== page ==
Are you in a contract dispute with your general contractor because of work that is so embarrassing that your house makes you cringe? The construction is so full of mistakes that you don’t know how you will be able to wake up every day knowing that it’s not the dream house you wanted. And if you wanted to sell it now you wonder if anyone would even want it because of all the work they would have to put into it to make it presentable and bring it up to code.
I have seen this happen before my very eyes. Before I was a licensed attorney who could do anything about it. I was in law school at the time and an older friend of mine bought a house. She was already done with graduate school and had started her career as a journalist for a large news organization. We’ll call her Sarah, for anonymity purposes. It was a house that she knew had potential, and she saw it as a fixer-upper. Sarah had been taught that a house is not only your home, but something that you can make a great invest in. So, she Googled some names and came across a contractor who, for anonymity purposes, we’ll call B. Contracting Company.
Some Concerns About the Construction
After speaking to the general contractor, Sarah hired an architect to produce the construction drawings. After the drawings were done, Sarah signed a contract with B. Contracting Company brought in some men. Sarah immediately had some concerns about the construction. The men were always drinking and she usually had to tell them to clean up after they finished the work for the day. She also was concerned that there was not enough insulation inside some of the walls they were starting to put up and some of the wood they were using seemed a little weak. When Sarah spoke to the general contractor he assured her that everything was going fine. He even convinced her to take out a line of credit at Home Depot and to authorize him to draw from it. I knew at that point that this was getting out of hand. As my friend told me what she was going through I felt like my friend was being taken advantage of and that this would not end well.
One day while visiting Sarah, I thought I saw the general contractor going between her house and another with a truck full of construction materials. I knew that this could not have been in the construction contract. It made me wonder how much of the materials for the other house had been bought with Sarah’s credit card and how did he ensure that her materials were going into her house and not the other. I told Sarah that I would do a little research on this company and general contractor while I was at the courthouse for my internship. I found that the general contractor had a criminal record of theft, drug possession, and drug distribution. I told her and she was beside herself. I told her she should hire an attorney because it was pretty evident that he was not someone she could trust.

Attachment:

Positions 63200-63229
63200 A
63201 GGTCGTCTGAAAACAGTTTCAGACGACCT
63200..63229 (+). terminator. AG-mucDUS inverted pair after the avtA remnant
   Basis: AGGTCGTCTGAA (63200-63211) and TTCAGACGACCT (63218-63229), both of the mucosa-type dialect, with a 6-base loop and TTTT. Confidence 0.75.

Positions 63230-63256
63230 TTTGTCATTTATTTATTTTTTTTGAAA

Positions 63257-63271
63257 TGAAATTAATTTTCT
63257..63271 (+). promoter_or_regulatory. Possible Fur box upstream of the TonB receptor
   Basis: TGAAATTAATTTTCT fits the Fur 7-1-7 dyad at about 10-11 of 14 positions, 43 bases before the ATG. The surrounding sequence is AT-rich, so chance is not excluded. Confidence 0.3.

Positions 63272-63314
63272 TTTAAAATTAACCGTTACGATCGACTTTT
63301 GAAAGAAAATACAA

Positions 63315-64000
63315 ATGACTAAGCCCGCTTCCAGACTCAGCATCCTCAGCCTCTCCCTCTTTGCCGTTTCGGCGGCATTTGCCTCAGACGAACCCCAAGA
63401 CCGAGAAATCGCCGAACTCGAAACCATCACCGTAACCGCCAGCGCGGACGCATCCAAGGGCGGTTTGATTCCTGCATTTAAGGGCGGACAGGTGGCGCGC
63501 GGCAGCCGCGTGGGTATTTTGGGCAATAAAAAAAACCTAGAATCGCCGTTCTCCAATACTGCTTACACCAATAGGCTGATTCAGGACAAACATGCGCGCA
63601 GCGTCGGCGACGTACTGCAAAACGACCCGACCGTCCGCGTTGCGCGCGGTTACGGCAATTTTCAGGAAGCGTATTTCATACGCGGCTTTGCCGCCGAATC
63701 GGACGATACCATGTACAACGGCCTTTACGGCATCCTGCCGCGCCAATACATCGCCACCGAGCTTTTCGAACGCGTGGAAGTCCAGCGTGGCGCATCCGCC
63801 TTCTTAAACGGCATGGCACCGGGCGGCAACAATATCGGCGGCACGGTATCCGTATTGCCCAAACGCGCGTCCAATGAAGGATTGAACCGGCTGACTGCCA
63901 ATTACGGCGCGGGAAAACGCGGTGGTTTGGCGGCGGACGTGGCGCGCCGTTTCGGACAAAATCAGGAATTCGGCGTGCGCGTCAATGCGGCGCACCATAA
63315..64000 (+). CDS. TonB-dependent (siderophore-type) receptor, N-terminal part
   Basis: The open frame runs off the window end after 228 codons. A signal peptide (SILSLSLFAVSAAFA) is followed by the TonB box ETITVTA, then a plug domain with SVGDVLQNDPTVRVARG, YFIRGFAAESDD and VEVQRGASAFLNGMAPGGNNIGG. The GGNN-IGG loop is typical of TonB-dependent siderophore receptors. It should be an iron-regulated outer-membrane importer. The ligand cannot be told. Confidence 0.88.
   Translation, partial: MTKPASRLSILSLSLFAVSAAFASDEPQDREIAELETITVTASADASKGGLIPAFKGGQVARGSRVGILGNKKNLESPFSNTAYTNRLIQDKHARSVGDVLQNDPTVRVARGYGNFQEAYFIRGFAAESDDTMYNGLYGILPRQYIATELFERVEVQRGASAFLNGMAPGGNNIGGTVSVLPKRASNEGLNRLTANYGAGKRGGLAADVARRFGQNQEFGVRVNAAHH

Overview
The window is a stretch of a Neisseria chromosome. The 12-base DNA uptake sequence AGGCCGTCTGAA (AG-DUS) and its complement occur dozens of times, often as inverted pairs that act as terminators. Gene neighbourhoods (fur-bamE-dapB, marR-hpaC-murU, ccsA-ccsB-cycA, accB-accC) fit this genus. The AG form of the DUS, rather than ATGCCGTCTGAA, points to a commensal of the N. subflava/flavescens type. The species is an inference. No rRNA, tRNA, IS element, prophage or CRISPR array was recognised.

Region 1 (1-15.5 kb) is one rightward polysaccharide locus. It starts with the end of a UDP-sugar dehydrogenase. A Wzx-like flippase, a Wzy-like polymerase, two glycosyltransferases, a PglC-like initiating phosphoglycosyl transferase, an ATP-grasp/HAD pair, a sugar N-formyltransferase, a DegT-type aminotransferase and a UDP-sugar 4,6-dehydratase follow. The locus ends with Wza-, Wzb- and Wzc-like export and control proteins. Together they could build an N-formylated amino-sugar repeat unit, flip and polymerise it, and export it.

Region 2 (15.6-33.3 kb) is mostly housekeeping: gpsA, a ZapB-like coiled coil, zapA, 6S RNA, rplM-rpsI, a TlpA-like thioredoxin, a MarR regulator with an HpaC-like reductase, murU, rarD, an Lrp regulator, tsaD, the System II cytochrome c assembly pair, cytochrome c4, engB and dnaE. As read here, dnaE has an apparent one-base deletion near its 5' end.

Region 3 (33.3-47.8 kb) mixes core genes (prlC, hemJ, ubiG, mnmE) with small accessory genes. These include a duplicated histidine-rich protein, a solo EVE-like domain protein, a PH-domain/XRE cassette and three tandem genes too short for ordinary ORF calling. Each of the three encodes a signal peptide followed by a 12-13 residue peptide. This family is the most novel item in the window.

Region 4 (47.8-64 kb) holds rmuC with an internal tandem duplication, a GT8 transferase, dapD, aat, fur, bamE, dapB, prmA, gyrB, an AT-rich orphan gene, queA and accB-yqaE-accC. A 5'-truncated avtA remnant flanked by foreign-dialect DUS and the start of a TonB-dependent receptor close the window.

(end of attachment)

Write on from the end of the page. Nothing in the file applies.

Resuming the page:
Not Bonded, Not Insured
After a consultation with one attorney, named Paula, she felt so comfortable and confident with Paula that she knew he had to hire her. Paula looked into the company and found that it was not bonded, nor insured, which meant it would be harder to get money for damages when she sued. Fortunately, despite the general contractor trying to hide his sources of income, Sarah’s attorney found some assets she could go after. Paula won a $100,00 judgment for Sarah that included damages for the breach of contract and for punitive damages.
Is There Damage to Your Property? Don’t Wait. Talk to an Attorney Now!
If you’re experiencing damage to your property, and construction different than what was agreed to in the contract, Don’t Wait. Talk to an Attorney Now! Talking to an attorney now will help ensure that you don’t incur additional damage to your property. Take your judgment to a new contractor that will honor your contract and your home.